The Car Connection Bentley Flying Spur Overview
The Bentley Flying Spur is a five-passenger four-door sedan capable of extraordinary composure at triple-digit speeds.
It's one of the most luxurious vehicles made today, balanced nicely by its traditional British accoutrements and up-to-date technology from its German parents.
The Flying Spur is a rival for the Rolls-Royce Ghost, the Mercedes-Maybach sedan, and the Aston Martin Rapide.
MORE: Read our 2017 Bentley Flying Spur review
The new Bentley Flying Spur
The second-generation Bentley Flying Spur, launched at the 2013 Geneva Motor Show as a 2014 model, dropped the Continental name and received a new and evolutionary look that's a little sexier but still on the conservative side. The re-engineered body and chassis provide a sporty driving experience, while the cabin is quieter than ever. Its W-12 engine received a substantial output boost—to 616 horsepower and 580 pound-feet of torque—and it's now mated to an excellent 8-speed automatic transmission.
The new W12 S, which is added for the 2017 model year, puts out 626 hp and 605 lb-ft of torque. Bentley says it's the fastest sedan it's ever sold, with a top speed of 202 mph.
Bentley added a second engine to the Flying Spur line for 2015, creating the first Flying Spur V8. Its 4.0-liter twin-turbo V-8 makes 500 hp. In the V8 S, the 4.0 makes 521 hp.
The V-8 models are lighter and a bit more nimble than their W-12-powered counterparts. With the base V8, the Flying Spur is able to hit 60 mph in 4.9 seconds and move on to a top speed of 183 mph. The V8 S cuts the 0-to-60-mph time to 4.6 seconds and raises the top speed to 190 mph. With the help of cylinder deactivation, the V-8 engine returns 17 mpg combined.
As you'd expect, the fit and finish of the Flying Spur are exquisite. The interior will impress anyone with its variety of top-shelf materials—burled walnut, knurled aluminum, beautiful leather, soft lambswool carpets, layers of lacquer and chrome everywhere—and finely detailed craftsmanship. Buyers can also bring their own choices to the design table. Other additions to the Flying Spur include wireless hotspot capability, a rear-seat entertainment suite, and a feature that lets passengers control more vehicle functions from the back seat.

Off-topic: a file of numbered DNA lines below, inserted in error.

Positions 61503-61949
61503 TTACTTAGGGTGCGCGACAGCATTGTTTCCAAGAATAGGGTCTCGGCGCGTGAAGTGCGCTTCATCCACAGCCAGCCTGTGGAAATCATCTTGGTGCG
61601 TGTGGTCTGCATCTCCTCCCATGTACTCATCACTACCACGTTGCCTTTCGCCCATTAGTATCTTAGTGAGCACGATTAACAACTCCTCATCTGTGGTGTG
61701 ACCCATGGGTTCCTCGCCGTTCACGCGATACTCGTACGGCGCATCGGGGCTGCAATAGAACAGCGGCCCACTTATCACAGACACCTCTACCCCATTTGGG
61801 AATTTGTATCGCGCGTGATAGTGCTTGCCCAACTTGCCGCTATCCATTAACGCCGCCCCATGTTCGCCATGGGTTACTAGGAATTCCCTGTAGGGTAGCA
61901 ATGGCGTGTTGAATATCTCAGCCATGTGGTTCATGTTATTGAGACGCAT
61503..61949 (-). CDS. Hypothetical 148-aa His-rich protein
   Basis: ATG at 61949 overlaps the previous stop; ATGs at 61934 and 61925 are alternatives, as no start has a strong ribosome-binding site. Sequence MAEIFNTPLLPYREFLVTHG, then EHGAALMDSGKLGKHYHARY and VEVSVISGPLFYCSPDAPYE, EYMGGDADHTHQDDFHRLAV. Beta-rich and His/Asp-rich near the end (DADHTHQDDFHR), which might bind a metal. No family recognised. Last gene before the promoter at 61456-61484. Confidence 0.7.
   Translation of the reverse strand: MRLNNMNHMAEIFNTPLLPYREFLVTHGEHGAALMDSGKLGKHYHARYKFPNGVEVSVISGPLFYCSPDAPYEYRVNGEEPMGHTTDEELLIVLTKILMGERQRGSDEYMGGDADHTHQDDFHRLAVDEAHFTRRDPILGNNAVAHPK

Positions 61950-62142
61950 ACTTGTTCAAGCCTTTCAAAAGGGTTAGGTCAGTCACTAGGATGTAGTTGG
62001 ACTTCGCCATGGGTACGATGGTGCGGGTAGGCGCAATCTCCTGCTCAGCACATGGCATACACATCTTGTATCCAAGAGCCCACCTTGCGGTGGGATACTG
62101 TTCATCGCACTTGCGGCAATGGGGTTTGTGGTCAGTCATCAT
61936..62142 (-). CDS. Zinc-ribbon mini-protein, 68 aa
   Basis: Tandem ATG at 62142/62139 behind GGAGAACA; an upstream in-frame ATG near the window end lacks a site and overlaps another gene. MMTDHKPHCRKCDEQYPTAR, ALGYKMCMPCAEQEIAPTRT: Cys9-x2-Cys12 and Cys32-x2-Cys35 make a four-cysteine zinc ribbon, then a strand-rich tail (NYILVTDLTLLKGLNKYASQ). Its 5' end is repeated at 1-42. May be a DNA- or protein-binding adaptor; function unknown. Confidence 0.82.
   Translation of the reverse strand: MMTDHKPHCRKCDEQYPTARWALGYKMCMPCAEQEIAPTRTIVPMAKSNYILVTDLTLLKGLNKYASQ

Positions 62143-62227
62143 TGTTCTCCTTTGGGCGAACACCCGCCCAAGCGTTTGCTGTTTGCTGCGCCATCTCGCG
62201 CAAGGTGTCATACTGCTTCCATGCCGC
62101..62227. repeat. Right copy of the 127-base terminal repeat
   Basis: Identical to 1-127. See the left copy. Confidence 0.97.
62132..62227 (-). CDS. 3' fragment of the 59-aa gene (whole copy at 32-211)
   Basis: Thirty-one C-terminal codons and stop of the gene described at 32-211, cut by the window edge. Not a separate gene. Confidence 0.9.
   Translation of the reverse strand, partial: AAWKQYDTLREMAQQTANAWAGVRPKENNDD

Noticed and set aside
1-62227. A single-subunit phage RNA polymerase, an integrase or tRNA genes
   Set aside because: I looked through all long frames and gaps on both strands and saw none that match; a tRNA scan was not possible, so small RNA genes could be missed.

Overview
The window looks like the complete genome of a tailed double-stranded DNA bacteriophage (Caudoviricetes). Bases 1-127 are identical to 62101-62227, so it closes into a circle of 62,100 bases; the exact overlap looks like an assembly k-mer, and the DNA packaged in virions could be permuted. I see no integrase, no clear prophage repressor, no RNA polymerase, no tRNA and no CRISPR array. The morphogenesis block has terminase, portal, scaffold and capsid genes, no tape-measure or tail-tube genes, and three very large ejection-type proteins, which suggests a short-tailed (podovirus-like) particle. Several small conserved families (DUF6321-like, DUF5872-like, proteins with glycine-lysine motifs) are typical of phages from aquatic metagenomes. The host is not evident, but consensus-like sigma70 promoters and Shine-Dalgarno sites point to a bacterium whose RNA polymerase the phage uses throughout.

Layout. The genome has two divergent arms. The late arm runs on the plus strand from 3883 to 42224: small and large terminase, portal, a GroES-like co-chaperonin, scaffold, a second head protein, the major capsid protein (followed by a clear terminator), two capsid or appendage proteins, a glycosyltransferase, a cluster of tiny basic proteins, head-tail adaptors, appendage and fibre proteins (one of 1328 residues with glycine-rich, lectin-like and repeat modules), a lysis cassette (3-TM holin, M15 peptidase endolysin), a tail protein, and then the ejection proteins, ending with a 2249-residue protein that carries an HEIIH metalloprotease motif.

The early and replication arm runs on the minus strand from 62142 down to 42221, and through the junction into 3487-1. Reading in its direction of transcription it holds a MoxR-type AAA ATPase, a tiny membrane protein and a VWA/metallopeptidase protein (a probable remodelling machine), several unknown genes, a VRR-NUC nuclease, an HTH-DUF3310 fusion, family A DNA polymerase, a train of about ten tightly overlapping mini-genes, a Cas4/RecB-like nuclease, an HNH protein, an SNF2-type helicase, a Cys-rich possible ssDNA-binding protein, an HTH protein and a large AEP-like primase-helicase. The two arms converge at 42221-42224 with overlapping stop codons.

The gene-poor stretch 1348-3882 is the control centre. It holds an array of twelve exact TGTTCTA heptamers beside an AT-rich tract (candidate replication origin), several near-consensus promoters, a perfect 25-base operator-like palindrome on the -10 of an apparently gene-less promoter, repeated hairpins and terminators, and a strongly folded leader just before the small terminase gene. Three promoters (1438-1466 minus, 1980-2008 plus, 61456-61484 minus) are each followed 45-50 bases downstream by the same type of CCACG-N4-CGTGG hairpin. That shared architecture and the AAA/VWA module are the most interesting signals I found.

The Flying Spur doesn't have quite as much rear-seat room as you might expect, but that keeps it relatively small and driver-friendly—and gives folks looking for the chauffeured experience a reason to step up to the stately Mulsanne sedan.
Neither the NHTSA nor the IIHS have crash-tested the Flying Spur, but it's replete with airbags in all directions, as well as traction and stability control integrated with its anti-lock brakes. The standard all-wheel drive can also be seen as somewhat of a safety item.
Bentley Flying Spur history
In its first generation, the big sedan bore the Continental nameplate, but more recently the Flying Spur has been separated from the fastback two-door coupe and convertible models that relaunched the brand more than a decade ago. The two- and four-door models continue to share a platform and bear very similar styling, however.
Introduced in the 2006 model year in the U.S., the Flying Spur evolved carefully over its lifespan. The basics didn't change much in that first generation, and the car always received attention with its four-circle front end, its wedding-cake shoulders and roofline, and the sloping formality of its trunklid. It didn't share the very formal look of the big Bentley Arnage, thankfully—and its styling had positive influences on the Bentley Mulsanne that was introduced for 2011.
Since 2006, the Flying Spur's powertrains have been derived more from Volkswagen Group companies than from the brand's British heritage. The twin-turbocharged 6.0-liter W-12 engine originally laid out 552 hp and 479 lb-ft of torque, and distributed the power to an all-wheel-drive system through a 6-speed automatic. The first-generation Continental Flying Spur's claimed 0-60 mph time of less than five seconds and top speed of 194 mph were eventually bested by a Speed edition, which bumped the W-12 to 600 hp and 554 lb-ft of torque, cutting 60-mph acceleration times to 4.5 seconds and lifting top speed to 200 mph. Handling was unbelievably responsive for the 5,500-pound Flying Spur, and braking power was astonishing and abrupt.